To have felt the body grow in fairness,
All the glory and the beauty of the body
Thrill with joy of living, feel the bosom
Rise and fall with sudden tides of passion,
Feel the lift of soul to soul, and know the rapture
Of the rising triumph of the ultimate dream
Beyond the pale place of defeated dreams:
To know all this, to feel all this, to be a woman
Crowned with the double crown of lily and rose
And have the morning star to rule the golden hours
And have the evening star thro' hours of dream,
To live, to do, to act, to dream, to hope,
To be a perfect woman with the full
Sweet, wondrous, and consummate joy
Of womanhood fulfilled to all desire --
And then . . . oh then, to know the waning of the vision,
To go through days and nights of starless longing,
Through nights and days of gloom and bitter sorrow:
To see the fairness of the body passing,
To see the beauty wither, the sweet colour
Fade, the coming of the wintry lines
Upon pale faces chilled with idle loving,
The slow subsidence of the tides of living.
To feel all this, and know the desolate sorrow
Of the pale place of all defeated dreams,
And to cry out with aching lips, an vainly;
And to cry out with aching heart, and vainly;
And to cry out with aching brain, and vainly;
And to cry out with aching soul, and vainly;
To cry, cry, cry with passionate heartbreak, sobbing,
To the dim wondrous shape of Love Retreating --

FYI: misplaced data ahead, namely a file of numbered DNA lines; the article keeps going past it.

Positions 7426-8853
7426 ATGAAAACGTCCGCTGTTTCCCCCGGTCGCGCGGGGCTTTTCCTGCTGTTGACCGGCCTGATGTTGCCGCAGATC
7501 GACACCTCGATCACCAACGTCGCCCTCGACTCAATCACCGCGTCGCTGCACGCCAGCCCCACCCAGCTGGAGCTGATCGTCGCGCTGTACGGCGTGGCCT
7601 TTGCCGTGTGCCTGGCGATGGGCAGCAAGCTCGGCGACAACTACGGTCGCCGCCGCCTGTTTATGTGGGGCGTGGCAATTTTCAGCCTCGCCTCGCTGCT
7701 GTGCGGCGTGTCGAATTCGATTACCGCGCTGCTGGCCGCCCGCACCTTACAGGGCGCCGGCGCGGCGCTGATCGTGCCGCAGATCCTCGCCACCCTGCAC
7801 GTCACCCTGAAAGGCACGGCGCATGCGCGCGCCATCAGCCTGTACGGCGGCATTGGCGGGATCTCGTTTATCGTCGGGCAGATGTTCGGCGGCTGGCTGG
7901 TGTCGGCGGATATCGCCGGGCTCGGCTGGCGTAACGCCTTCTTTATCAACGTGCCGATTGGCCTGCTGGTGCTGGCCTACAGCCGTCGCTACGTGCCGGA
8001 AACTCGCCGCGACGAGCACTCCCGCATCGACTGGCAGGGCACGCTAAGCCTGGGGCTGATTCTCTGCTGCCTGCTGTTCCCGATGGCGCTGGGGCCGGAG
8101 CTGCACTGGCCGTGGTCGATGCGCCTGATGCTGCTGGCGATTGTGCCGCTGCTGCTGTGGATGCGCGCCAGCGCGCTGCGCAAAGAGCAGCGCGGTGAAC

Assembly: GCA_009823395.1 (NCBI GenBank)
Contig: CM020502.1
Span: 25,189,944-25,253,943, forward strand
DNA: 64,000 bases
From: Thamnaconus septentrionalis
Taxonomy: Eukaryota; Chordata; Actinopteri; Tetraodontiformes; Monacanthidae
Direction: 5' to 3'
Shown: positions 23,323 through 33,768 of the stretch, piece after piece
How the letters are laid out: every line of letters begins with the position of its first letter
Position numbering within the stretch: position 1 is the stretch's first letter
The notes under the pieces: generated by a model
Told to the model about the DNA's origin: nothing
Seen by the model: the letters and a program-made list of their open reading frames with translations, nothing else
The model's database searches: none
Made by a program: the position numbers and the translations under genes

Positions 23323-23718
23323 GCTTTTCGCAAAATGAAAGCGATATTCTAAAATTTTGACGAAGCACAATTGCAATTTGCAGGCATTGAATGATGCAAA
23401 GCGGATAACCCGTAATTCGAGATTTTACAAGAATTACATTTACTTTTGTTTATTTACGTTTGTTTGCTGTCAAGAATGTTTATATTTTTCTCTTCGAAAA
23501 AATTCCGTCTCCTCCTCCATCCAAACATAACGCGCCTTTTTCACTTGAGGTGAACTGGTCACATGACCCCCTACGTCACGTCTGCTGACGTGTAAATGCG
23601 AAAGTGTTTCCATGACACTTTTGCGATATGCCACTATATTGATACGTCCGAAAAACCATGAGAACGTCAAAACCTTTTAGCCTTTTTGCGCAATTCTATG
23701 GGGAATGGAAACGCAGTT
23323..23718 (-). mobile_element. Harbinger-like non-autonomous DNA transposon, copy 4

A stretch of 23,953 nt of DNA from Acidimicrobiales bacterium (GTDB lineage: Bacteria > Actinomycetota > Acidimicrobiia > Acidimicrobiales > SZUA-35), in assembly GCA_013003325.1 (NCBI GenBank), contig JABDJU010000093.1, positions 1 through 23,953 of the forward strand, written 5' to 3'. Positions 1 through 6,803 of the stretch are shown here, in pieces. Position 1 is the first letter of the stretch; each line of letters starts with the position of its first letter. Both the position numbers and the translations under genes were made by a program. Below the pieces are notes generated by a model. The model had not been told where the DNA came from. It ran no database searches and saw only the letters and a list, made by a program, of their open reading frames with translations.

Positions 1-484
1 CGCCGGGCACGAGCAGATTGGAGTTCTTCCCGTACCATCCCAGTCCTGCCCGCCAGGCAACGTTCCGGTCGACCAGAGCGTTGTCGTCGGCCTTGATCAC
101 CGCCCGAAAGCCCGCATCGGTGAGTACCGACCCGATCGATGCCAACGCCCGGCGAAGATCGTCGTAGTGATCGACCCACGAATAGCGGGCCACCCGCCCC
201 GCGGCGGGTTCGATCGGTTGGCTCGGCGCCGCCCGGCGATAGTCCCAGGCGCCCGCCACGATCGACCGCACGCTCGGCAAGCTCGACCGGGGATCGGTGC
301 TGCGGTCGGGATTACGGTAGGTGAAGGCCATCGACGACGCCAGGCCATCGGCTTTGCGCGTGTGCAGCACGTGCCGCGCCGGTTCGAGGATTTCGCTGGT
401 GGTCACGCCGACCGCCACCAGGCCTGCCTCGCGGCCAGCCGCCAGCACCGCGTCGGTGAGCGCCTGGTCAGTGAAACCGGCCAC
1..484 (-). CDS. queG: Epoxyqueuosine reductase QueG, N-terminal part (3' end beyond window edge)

To grope blindly for the warm hand, for the swift touch,
To seek blindly for the starry lamps of passion,
To crave blindly for the dear words of longing !
To go forth cold, and drear, and lonely, O so lonely,
With the heart-cry even as the crying,
The lamentable crying on the hills
When lambless ewes go desolately astray--
Yea, to go forth discrowned at last, who have worn
The flower-sweet lovely crown of rapturous love:
To know the eyes have lost their starry wonder;
To know the hair no more a fragrant dusk
Wherein to whisper secrets of deep longing;
To know the breasts shall henceforth be no haven
For the dear weary head that loved to lie there --
To go, to know, and yet to live and suffer,
To be as use and wont demand, to fly no signal
That the soul founders in a sea of sorrow,
But to be "true," "a woman," "patient," "tender,"
"Divinely acquiescent," all -forbearing,
To laugh, and smile, to comfort, to sustain,
To do all this -- oh this is bitterest,
O this the heaviest cross, O this the tree
Whereon the woman hath her crucifixion.